Catherine Zeta-Jones speaks out about her battle with manic depression


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The Independent Culture

Welsh-born actress Catherine Zeta-Jones has spoken frankly about suffering from manic depression in a magazine interview, in a bid to combat the “stigma” surrounding the mental illness.

The 43-year-old wife of fellow Hollywood actor Michael Douglas was admitted to rehabilitation hospital 18 months ago and she was diagnosed with bipolar disorder II.

The five days she spent in a mental health clinic followed months of worry while her husband Douglas battled Stage Four throat cancer.

Bipolar disorder is an imbalance in the brain's mood regulating system which can cause episodes of hypomania and manic depression. It can be triggered by factors such as grief and stress and is thought to affect at least 1 percent of the adult population in the UK.

“I'm not the kind of person who likes to shout out my personal issues from the rooftops but with my bipolar becoming public, I hope fellow sufferers will know it is completely controllable,” Zeta-Jones told US InStyle magazine.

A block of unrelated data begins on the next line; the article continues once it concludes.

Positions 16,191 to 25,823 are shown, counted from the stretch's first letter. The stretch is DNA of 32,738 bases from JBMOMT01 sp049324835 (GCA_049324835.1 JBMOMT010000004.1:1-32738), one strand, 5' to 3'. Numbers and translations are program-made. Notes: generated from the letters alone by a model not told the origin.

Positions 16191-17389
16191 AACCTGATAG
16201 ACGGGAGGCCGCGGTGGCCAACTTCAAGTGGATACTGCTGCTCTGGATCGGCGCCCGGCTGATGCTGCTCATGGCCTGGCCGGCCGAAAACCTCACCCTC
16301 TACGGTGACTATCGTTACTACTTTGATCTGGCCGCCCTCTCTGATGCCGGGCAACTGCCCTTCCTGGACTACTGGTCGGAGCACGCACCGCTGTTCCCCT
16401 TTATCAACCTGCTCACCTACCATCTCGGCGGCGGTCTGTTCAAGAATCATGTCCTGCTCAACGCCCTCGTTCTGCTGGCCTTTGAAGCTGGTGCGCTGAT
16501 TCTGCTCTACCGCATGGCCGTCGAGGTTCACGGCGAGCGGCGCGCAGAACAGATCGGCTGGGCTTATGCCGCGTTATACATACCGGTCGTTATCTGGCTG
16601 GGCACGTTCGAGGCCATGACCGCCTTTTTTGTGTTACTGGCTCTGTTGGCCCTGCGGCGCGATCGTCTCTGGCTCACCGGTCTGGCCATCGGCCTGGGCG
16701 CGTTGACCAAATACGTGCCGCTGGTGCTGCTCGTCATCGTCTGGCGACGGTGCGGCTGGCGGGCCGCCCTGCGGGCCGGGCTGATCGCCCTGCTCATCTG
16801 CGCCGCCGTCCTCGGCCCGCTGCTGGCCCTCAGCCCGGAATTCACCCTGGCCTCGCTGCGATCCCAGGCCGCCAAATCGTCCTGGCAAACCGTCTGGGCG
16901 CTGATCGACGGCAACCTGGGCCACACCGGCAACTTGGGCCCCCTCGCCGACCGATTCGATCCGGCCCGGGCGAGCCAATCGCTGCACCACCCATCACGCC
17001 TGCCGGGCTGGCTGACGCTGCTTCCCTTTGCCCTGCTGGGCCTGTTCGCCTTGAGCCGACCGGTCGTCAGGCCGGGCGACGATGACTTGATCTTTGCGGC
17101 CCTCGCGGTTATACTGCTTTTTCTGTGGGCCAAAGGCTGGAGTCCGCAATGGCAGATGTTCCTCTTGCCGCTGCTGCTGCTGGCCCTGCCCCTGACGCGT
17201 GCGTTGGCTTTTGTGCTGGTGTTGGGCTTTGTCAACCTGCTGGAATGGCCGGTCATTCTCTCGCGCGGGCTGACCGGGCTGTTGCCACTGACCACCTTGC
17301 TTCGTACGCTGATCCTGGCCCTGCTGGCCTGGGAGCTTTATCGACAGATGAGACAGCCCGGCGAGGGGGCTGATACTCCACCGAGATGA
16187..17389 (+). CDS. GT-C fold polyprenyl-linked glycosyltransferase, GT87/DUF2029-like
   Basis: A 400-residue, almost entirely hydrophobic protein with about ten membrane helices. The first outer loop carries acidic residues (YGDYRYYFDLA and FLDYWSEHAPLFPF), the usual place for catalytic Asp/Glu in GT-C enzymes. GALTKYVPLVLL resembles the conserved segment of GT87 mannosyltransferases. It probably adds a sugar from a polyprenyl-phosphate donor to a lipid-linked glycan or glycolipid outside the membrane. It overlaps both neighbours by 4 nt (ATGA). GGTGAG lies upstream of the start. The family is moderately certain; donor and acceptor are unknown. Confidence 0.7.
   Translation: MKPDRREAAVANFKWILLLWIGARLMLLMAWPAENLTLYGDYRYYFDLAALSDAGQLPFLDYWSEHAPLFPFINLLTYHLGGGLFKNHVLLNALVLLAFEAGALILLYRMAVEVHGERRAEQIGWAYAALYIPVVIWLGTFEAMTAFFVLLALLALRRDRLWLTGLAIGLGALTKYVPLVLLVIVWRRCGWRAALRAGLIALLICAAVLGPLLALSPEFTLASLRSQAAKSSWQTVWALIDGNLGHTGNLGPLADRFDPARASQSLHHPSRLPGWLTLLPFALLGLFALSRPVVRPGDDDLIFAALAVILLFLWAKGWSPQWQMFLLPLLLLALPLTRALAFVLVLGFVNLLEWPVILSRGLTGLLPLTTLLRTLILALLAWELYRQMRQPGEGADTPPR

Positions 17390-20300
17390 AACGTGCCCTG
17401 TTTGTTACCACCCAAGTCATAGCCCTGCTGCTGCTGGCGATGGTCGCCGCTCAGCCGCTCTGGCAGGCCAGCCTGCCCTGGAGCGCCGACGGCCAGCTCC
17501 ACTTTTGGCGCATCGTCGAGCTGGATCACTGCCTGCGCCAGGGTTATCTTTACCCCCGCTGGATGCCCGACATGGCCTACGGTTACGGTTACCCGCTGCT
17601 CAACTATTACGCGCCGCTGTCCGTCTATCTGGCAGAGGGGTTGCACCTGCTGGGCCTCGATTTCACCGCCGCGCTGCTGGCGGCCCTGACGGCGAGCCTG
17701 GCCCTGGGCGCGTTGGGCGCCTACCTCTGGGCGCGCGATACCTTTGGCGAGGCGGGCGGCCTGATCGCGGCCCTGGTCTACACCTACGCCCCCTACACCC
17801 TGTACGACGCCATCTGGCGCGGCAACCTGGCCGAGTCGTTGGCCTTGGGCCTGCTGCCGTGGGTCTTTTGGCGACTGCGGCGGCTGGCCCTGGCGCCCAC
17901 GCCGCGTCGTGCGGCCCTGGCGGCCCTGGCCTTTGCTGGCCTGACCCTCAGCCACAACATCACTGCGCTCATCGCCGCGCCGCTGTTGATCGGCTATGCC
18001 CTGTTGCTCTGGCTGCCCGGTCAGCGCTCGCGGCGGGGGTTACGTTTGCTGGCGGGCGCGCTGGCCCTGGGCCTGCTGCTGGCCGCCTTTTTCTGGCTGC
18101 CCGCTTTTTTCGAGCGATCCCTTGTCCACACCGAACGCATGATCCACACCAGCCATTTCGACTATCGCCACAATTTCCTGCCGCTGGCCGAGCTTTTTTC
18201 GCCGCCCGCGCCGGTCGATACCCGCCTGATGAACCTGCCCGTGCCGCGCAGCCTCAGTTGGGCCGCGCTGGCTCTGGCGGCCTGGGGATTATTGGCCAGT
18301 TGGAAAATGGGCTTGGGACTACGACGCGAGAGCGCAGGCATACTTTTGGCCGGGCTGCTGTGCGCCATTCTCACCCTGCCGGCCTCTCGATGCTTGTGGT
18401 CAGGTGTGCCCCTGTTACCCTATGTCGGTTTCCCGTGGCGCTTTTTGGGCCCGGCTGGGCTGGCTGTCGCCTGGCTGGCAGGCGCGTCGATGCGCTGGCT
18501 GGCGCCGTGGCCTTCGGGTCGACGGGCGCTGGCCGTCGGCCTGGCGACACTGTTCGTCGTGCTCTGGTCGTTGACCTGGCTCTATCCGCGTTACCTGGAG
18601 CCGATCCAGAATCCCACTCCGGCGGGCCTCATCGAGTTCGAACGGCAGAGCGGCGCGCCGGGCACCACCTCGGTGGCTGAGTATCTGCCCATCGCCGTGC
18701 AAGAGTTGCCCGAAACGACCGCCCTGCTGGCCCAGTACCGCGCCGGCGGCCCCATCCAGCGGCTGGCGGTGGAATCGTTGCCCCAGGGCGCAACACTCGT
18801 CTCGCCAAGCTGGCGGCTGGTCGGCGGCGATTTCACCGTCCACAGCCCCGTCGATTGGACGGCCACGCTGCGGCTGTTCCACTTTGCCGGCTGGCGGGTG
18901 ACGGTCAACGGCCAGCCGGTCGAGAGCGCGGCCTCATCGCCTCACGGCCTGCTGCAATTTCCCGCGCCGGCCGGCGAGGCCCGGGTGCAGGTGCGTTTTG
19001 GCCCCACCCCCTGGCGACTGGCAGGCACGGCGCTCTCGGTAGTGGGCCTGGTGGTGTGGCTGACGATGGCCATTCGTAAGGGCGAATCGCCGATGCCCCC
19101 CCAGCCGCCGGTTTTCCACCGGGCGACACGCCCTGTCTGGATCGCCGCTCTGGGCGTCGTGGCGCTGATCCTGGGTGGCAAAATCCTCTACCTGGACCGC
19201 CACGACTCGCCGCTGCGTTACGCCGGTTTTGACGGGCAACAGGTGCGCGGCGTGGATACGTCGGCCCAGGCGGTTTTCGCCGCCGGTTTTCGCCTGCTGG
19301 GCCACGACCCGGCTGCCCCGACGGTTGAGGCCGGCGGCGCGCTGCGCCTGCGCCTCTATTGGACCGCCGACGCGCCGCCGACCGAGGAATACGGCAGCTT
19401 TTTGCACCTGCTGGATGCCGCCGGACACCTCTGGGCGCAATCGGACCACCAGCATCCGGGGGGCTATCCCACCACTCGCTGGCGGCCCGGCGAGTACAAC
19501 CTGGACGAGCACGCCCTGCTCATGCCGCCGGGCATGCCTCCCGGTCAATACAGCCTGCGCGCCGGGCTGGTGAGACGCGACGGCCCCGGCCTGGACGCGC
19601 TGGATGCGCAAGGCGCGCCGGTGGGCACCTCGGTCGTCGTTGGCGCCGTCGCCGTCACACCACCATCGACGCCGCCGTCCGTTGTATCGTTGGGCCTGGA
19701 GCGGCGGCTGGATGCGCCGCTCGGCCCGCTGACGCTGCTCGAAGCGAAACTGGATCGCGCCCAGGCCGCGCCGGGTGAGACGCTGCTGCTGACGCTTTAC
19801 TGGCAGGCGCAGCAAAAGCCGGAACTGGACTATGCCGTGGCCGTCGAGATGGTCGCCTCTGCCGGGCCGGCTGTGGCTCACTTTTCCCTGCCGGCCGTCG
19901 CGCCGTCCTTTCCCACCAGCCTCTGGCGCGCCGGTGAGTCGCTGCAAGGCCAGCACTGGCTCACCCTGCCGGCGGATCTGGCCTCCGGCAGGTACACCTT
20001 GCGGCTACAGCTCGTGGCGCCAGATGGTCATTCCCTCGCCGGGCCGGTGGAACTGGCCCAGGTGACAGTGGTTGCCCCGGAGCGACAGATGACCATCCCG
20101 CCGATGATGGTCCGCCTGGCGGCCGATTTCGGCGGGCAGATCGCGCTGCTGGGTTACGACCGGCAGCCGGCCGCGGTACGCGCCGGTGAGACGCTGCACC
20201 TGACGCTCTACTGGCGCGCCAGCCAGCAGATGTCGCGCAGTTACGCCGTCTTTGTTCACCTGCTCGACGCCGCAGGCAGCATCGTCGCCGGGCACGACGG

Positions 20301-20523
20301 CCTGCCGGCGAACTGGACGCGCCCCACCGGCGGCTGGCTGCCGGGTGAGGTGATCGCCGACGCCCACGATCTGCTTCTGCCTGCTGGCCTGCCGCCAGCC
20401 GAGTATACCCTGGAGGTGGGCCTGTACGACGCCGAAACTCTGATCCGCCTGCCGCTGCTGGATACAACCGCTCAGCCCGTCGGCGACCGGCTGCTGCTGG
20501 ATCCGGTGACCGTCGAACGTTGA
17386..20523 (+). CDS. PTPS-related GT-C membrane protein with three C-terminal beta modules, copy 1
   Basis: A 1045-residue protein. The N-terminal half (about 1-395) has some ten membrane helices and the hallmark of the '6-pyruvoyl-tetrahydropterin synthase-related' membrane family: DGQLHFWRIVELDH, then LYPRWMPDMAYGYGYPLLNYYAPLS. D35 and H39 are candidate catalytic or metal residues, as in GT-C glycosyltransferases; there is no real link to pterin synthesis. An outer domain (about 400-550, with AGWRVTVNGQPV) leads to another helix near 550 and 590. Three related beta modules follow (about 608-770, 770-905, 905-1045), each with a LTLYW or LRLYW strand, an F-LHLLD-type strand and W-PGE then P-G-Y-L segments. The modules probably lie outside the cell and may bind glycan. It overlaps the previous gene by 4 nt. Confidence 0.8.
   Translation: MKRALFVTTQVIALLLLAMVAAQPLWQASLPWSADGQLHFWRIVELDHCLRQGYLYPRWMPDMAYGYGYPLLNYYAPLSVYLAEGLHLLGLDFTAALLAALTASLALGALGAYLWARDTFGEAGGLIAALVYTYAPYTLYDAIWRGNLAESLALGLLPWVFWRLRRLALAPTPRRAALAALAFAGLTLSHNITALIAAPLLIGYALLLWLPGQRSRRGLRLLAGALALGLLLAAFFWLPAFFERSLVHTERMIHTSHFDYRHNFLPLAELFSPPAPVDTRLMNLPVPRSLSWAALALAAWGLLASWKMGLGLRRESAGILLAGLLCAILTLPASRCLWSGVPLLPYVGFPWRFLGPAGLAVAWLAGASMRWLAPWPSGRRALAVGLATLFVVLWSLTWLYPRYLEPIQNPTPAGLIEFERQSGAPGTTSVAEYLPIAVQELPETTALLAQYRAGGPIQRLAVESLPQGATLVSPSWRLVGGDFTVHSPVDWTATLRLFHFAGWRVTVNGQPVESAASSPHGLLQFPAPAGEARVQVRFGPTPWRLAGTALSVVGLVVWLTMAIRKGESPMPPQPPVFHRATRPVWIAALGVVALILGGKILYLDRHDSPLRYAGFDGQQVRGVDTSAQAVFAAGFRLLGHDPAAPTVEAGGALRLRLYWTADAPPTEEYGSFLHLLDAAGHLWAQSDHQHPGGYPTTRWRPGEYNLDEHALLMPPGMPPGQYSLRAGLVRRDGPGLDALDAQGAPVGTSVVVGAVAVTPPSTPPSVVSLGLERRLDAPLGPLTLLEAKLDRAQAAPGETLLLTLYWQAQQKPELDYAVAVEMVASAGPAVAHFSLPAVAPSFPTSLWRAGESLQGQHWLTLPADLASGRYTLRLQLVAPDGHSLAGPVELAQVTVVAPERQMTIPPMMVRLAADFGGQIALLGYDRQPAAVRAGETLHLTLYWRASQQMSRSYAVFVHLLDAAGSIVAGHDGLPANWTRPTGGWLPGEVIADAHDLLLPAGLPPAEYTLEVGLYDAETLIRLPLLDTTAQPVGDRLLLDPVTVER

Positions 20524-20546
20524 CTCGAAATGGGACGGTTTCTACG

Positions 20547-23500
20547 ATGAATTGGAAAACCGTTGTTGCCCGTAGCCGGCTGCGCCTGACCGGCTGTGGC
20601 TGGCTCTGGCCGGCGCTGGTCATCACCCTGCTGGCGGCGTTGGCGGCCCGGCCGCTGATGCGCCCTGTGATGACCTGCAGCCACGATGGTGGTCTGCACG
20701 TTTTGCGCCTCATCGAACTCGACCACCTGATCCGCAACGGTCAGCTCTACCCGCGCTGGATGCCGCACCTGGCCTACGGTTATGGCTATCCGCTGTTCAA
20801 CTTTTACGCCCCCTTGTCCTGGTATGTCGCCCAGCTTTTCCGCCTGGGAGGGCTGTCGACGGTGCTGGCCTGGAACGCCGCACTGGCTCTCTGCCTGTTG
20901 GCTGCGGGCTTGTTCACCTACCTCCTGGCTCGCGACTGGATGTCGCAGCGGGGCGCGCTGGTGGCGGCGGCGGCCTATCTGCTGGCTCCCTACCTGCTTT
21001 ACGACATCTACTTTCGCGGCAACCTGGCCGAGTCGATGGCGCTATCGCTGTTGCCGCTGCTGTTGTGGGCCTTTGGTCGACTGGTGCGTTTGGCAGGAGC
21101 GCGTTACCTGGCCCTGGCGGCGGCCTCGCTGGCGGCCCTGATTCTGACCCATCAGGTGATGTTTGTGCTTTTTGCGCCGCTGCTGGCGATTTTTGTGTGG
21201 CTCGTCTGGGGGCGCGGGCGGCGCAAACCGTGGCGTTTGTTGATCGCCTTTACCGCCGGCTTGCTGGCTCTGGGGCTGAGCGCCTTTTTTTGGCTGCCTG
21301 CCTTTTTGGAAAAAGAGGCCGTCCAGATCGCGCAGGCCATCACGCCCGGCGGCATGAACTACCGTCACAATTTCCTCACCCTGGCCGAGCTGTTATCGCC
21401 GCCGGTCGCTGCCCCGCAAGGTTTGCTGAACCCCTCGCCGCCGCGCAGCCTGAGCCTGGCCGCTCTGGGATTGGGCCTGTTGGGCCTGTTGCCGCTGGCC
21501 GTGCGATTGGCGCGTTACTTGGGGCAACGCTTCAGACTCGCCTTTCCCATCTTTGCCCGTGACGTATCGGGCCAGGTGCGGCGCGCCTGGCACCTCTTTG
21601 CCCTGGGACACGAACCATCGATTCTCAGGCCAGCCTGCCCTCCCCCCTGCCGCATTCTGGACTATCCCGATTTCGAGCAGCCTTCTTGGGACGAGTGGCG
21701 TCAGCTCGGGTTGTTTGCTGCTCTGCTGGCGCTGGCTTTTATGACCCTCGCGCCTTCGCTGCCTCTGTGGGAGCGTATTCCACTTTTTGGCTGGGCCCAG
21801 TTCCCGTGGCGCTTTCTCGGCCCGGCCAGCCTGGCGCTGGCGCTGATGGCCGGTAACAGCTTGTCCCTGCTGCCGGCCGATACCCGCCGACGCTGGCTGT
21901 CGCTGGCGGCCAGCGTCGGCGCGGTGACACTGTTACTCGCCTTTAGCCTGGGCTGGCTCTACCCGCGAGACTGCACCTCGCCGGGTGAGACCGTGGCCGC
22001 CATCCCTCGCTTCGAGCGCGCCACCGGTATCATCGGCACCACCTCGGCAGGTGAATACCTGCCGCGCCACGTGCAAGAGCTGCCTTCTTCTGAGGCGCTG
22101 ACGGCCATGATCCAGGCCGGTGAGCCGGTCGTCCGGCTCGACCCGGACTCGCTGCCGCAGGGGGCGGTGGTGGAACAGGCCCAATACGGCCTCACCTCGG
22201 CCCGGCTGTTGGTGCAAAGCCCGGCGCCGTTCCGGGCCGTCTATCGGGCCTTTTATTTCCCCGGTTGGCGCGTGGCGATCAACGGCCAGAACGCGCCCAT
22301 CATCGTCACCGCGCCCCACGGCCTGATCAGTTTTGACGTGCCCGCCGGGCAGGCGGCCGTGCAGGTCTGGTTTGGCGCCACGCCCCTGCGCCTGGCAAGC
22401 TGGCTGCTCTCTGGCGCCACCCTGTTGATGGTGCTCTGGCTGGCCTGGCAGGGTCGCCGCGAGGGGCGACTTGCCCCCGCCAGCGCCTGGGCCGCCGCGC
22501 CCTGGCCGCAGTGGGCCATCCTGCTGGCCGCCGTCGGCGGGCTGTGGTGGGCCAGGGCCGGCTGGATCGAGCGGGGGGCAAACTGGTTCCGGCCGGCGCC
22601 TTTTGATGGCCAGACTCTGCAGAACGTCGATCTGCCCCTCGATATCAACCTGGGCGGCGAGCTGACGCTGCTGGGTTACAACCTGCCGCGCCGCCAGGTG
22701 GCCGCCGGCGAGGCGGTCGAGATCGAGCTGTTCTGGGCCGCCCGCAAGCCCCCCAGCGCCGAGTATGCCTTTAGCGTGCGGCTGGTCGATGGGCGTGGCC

“I hope I can help remove any stigma attached to it, and that those who don't have it under control will seek help with all that is available to treat it.”

She said the experience had helped her to gain appreciation for life and had strengthened her 12-year marriage to Douglas.

“You find out who you really are and who you are married to. You find things inside yourself you never imagined were there,” she said.

Zeta-Jones began her career as a stage actress, gained fame on ITV’s The Darling Buds of May before moving to Hollywood where she was cast in The Mask of Zorro, Traffic and Entrapment.

She married Douglas, who is 25 years her senior, in 1998 and the couple have two children.

The actress admitted in the interview that at her most unwell she regularly Googled her name and focused on negative comments.

“The smartest thing I did was to stop going online. I’m the sort of person who will just look for the negative. Michael really can’t understand it, but that’s the way I am. And, with my bipolar thing, that’s poison. So I just stopped. Cold turkey. And it’s so liberating.”